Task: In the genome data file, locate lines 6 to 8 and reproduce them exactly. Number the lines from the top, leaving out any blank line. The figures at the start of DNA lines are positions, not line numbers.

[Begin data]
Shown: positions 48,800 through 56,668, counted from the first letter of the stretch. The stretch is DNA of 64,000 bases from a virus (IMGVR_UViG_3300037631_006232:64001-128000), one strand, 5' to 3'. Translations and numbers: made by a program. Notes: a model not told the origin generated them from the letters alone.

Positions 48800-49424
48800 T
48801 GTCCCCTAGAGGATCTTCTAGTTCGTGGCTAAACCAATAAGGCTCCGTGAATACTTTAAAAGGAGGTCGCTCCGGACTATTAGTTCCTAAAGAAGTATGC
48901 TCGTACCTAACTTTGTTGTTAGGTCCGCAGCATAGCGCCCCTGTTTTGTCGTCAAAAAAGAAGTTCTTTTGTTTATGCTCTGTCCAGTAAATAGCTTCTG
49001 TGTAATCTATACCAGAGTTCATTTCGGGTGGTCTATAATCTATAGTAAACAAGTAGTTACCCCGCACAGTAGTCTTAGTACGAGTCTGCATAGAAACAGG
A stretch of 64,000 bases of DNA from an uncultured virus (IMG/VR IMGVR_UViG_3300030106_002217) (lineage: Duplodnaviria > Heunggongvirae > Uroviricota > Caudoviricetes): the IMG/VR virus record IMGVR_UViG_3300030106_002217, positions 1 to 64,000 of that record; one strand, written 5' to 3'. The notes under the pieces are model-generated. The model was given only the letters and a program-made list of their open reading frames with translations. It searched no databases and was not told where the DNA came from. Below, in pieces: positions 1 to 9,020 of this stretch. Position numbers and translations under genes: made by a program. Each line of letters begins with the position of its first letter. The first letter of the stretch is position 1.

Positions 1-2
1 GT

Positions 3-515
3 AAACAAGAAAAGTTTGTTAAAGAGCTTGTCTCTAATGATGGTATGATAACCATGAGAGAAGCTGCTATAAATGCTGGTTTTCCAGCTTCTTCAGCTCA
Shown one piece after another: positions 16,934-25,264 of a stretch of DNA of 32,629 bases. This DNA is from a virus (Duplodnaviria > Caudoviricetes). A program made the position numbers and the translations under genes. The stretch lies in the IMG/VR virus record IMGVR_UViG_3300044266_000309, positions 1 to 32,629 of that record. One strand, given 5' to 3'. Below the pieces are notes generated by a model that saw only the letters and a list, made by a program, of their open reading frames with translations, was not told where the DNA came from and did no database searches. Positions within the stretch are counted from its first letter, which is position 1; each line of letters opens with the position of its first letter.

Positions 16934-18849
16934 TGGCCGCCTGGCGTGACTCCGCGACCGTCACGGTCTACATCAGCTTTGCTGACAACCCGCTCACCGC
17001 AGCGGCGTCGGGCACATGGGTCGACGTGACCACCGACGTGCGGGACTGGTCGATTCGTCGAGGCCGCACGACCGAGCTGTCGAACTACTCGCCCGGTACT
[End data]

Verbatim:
49001 TGTAATCTATACCAGAGTTCATTTCGGGTGGTCTATAATCTATAGTAAACAAGTAGTTACCCCGCACAGTAGTCTTAGTACGAGTCTGCATAGAAACAGG
A stretch of 64,000 bases of DNA from an uncultured virus (IMG/VR IMGVR_UViG_3300030106_002217) (lineage: Duplodnaviria > Heunggongvirae > Uroviricota > Caudoviricetes): the IMG/VR virus record IMGVR_UViG_3300030106_002217, positions 1 to 64,000 of that record; one strand, written 5' to 3'. The notes under the pieces are model-generated. The model was given only the letters and a program-made list of their open reading frames with translations. It searched no databases and was not told where the DNA came from. Below, in pieces: positions 1 to 9,020 of this stretch. Position numbers and translations under genes: made by a program. Each line of letters begins with the position of its first letter. The first letter of the stretch is position 1.

Positions 1-2